As an orphan of two Dutch Holocaust survivors whose four Jewish parents were gassed and burned to ashes in Auschwitz, I think that I’m more entitled and more obligated to share my opinions about the Holocaust than just random people. I also went through an endless amount of the best psychotherapy available so maybe I can share insights without a need to say things to feel good at the expense of my listeners.
The soon to open Dutch Holocaust Museum in Amsterdam has removed from its exhibition four gruesome pictures from Auschwitz.
Opponents of that move ask rhetorically, If not there, where to show those pictures?
In my opinion, they are both right.
Too many young people have been traumatized under the pretext of education. Some ended up addicted to horror, others ended up horrified enough to start avoiding the subject. Both outcomes are unwanted.
I remember one of my kids coming home from school (in Israel) in tears on Holocaust Remembrance Day. What happened? The teacher said that we had to feel like we were in the concentration camps. That as survivors we were obligated to feel as bad as them to keep their memories alive. I told my small one that that was total nonsense, that the job of a small kid is to feel great and play and that feeling bad cannot be part of an assignment.
In my opinion, these iconic horror pictures should not be part of the general display. Rather, they should be described for those who would like to know about them. This should not be read to them. They should be able to read the descriptions themselves so that they can stop reading whenever they want and skip text whenever they choose.
If after reading part or all of the descriptions, some would like to see them, they should be allowed on condition that they’ll talk about their feelings immediately afterward to a sympathetic listener. If they don’t have such a person, they are banned from seeing them. They are also asked to write about the pictures to the staff of the museum. These writings also can be read by others as preparation.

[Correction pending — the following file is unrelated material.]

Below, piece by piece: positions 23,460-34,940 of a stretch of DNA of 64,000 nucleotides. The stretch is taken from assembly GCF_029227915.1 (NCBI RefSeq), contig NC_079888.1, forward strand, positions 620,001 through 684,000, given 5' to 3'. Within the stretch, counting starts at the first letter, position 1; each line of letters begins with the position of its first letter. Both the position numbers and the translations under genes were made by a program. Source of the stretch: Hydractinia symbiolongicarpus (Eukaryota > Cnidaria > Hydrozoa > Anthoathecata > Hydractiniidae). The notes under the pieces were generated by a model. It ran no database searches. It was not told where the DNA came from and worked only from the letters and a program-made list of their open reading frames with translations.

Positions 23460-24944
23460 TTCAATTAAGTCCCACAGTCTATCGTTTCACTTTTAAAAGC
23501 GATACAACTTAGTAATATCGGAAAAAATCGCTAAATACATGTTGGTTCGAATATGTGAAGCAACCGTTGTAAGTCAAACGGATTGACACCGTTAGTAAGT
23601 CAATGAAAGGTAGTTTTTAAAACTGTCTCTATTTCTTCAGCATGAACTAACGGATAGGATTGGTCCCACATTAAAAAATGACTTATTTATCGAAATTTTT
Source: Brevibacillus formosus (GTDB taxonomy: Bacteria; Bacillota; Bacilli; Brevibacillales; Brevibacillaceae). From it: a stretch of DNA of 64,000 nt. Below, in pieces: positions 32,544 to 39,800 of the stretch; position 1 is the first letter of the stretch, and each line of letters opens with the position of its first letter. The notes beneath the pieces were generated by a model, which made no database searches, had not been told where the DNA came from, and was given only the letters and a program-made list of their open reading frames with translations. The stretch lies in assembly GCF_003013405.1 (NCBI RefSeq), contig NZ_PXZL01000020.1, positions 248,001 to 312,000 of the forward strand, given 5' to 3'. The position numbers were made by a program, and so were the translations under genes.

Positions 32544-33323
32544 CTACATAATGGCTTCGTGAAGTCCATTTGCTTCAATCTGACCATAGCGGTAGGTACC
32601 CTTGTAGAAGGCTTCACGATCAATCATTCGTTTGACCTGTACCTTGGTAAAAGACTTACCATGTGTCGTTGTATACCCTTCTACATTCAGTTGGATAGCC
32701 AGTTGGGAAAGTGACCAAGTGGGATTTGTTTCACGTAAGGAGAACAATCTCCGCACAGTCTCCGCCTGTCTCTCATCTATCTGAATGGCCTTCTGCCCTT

An important lesson at the museum should be that the Holocaust is important history, but four caveats:
- The Holocaust was more a downfall and disaster of Europe and Christian culture than a downfall of the Jews. Therefore, it’s more important for Gentiles than for Jews to come to terms with this horror.
- There is no reason for and there comes no good from collective guilt. Gentiles should take responsibility to end antisemitism because they want a world without, they don’t want such a stain, not to help Jews.
- It’s great to be a Jew, an inheritor of a great and humane civilization and religion and to be part of a very diverse and amazing people.
- Antisemitism is when Jews feel unsafe and Gentiles do not find it natural to create safety for that minority.
The last point has extra significance since the Netherlands presently is unsafe for Jews. Not I think so. When I recently announced that I want to visit the country of my birth, I as an eleventh generation Dutch Jew, my friends there, Jews and Gentiles, told me: first take off your beard and suit / in the large cities you can’t walk in the street / avoid public transportation — I’ll drive you around / you can’t come — sadly.
Ten years ago, I asked the greatest rabbi of Amsterdam: How do you walk the streets? He said: I don’t; I have a car. I asked: What do you do on Shabbat? He said: Then I run. In the past ten years, no one did a thing about it!
And before Muslims get pointed out as the cause, it’s the Dutch who have not dealt with their racism (slave traders and colonialists for centuries) or with their almost total indifference about the Jews being shipped to their death (Middle Ages, Holocaust). As soon as the Dutch will treat non-Whites with respect and protect Jews, Muslims will follow.
While the national new had the chutzpa to claim that the Dutch had been great at resistance against the Nazis, the sad truth is exactly the opposite. The few WW resistance fighters form a resounding accusation against the vast majority that did nothing — not even cry about it.
The Dutch are a friendly people but too many of them tolerate evil as if it’s natural and unbeatable. Or they still don’t care. Not really.